Advertisement

Autumnal rains have had positive effect on the dams in the Western Cape

Western Cape Rain rainfall

Looking back at the dam levels a year ago, nearly all of the major ones within the Western Cape have shown promising results from recent rainfall

 

Thanks to consecutive cold fronts, the Western Cape Government has been able to report hopeful stats on the current water crisis. Dams are sitting in a much better place than this time last year.

While the cold fronts have been brutal for everyone, the rainfall that has come with them has been greatly appreciated. Many of the important catchment areas have had an increase in dam levels.

As you can see from the table below, 6 major dams have had a wonderful increase in water levels.

Credit: The South African / Western Cape Government

At the moment, strict water restrictions are still in place and should be continuously adhered to until further notice. It is only with constant monitoring, water saving and seasonal rainfall, that the Western Cape will be able to get out of its crippling drought.

Just in case, here is a refresher of what the water restrictions still entail.

Level 6B water restrictions include:

  • A daily limit of 50 litres or less per person whether at home, work, school or elsewhere.
  • Outdoor usage of boreholes is strongly discouraged. Usage for irrigation purposes will be limited to a maximum of one hour only on Tuesdays and Saturdays before 09:00 and after 18:00.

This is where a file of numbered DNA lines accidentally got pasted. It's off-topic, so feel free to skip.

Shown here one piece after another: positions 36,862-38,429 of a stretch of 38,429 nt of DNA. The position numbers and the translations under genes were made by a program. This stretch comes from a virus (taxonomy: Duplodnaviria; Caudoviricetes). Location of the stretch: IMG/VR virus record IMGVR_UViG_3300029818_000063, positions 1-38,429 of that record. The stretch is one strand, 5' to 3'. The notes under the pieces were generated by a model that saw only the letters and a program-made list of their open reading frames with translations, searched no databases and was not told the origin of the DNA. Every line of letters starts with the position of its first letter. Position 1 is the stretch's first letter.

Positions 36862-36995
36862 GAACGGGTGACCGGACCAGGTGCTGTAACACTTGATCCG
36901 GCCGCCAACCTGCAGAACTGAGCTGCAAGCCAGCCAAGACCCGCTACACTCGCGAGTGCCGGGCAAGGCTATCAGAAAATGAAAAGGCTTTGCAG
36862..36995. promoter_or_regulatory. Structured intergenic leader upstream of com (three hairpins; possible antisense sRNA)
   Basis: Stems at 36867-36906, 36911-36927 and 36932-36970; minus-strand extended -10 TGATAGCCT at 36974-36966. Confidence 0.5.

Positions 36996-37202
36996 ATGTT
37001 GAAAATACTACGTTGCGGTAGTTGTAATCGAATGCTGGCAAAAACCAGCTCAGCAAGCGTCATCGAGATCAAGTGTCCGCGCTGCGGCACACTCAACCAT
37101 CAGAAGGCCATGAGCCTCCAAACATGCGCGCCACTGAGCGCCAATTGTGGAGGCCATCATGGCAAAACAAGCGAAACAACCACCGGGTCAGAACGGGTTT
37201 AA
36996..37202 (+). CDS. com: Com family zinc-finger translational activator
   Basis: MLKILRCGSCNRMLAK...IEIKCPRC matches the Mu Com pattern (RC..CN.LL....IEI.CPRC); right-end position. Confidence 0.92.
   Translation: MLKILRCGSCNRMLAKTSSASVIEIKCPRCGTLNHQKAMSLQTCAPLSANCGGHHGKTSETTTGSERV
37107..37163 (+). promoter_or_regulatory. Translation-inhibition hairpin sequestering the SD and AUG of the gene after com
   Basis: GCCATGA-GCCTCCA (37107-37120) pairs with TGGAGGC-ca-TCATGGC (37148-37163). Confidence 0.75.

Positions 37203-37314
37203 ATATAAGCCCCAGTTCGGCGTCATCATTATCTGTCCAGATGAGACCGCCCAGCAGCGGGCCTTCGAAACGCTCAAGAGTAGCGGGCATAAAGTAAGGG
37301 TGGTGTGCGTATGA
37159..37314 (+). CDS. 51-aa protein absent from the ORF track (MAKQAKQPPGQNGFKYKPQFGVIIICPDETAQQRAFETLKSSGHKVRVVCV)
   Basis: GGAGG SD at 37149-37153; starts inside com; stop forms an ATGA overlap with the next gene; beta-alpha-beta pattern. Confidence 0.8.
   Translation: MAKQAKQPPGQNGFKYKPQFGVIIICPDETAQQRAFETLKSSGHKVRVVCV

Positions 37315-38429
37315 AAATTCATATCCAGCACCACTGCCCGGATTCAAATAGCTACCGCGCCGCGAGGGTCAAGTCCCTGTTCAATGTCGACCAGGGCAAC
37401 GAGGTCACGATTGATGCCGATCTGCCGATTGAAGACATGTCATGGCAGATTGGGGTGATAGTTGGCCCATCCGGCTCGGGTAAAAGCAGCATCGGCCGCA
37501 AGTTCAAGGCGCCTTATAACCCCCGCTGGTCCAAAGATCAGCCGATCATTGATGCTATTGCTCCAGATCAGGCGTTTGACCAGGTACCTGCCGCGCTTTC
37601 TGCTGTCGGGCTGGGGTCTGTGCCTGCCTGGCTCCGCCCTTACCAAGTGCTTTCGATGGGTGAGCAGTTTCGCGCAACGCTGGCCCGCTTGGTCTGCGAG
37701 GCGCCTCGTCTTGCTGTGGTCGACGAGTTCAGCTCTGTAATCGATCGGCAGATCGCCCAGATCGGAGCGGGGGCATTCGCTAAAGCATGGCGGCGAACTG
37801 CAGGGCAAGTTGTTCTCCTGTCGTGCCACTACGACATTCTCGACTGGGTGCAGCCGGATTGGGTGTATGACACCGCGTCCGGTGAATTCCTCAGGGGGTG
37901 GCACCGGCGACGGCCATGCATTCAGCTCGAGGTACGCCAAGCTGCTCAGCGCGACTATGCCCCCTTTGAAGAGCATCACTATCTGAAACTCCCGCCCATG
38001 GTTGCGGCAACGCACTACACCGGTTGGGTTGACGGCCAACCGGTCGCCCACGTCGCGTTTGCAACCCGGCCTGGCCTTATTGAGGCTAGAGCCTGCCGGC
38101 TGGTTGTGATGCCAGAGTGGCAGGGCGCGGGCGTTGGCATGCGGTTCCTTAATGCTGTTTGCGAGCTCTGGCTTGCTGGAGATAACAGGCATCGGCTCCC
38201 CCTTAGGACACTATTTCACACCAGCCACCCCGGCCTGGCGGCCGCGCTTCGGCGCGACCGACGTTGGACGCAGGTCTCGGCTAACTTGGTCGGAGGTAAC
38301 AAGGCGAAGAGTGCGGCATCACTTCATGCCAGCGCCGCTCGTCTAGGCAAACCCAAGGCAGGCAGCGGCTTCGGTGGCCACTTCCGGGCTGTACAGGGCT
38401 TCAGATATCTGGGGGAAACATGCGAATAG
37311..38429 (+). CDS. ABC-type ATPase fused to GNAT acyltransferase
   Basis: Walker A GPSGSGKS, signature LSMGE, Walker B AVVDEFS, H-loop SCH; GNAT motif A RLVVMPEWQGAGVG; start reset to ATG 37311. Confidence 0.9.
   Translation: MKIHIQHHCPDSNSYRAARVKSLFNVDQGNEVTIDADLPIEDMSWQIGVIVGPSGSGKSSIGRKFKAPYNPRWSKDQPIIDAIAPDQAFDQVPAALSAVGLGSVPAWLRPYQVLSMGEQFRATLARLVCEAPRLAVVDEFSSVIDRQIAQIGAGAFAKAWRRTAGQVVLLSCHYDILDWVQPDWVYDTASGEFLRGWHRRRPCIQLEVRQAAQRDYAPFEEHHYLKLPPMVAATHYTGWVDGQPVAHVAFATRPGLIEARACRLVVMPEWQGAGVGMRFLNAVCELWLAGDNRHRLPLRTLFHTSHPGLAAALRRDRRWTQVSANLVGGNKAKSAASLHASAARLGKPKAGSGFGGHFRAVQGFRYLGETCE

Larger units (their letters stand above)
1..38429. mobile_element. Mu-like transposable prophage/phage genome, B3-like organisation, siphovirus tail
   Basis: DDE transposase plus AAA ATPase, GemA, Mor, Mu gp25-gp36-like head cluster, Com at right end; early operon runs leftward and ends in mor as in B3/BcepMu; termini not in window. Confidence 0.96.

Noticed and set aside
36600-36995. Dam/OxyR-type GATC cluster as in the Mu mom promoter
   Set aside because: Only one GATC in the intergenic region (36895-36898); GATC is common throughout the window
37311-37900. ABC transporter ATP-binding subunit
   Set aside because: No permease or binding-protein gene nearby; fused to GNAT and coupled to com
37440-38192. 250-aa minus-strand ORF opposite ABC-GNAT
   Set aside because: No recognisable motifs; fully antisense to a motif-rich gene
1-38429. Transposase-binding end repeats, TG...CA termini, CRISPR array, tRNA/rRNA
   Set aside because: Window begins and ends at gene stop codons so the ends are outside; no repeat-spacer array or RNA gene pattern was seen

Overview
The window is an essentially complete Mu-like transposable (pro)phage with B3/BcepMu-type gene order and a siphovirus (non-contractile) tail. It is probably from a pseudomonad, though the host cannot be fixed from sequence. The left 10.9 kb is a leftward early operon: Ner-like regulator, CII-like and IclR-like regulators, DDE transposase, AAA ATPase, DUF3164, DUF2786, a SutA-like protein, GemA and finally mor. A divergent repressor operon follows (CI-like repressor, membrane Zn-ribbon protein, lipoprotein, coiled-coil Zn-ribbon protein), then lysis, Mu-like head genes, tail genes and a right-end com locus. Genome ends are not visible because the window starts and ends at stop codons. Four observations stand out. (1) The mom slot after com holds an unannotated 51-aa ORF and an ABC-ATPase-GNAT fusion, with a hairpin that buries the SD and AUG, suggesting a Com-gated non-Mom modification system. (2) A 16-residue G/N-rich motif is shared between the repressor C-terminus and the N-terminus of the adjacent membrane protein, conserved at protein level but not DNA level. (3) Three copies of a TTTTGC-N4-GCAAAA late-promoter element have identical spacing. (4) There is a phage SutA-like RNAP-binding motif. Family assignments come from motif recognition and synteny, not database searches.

• Borehole/wellpoint water use must be metered and all users are required to keep records and have these available for inspection.
  • Permission from the national Department of Water and Sanitation is needed to sell or buy borehole/wellpoint water.
  • Agricultural users need to reduce usage by 60% compared with the corresponding period in 2015 (pre-drought)
  • Commercial properties need to reduce usage by 45% compared with the corresponding period in 2015 (pre-drought)
  • Residential units using excessive amounts of water will be fined or have water management devices installed on their properties.
  • Hosing down of paved surfaces with municipal drinking water is illegal.
  • Irrigation or watering with municipal drinking water is illegal.
  • No use of portable play pools.
  • Washing of vehicles, trailers, caravans or boats with municipal drinking water is illegal.
  • Filling/topping up of private swimming pools with municipal drinking water is illegal.
  • Water features may not use municipal drinking water.
  • All residents are strongly encouraged to install water-efficient parts, fittings and technologies to minimise water use at all taps, showerheads and other plumbing mechanisms.

We look forward to seeing what the Winter brings. Stay warm and water-wise folks.


Sources: The South African
Have something to add to this story? Share it in the comments or follow GoodThingsGuy on Facebook & Twitter to keep up to date with good news as it happens.
Good Things Guy have recently launched #GoodThingsTV bringing you good news stories in a weekly video. Watch this week’s edition below:

Facebook Comments

Tyler Vivier
Tyler Leigh Vivier is a writer for Good Things Guy. Her passion is to spread good news across South Africa with a big focus on environmental issues, animal welfare and social upliftment. Outside of Good Things Guy, she is an avid reader and lover of tea.

Leave a Reply

Your email address will not be published. Required fields are marked *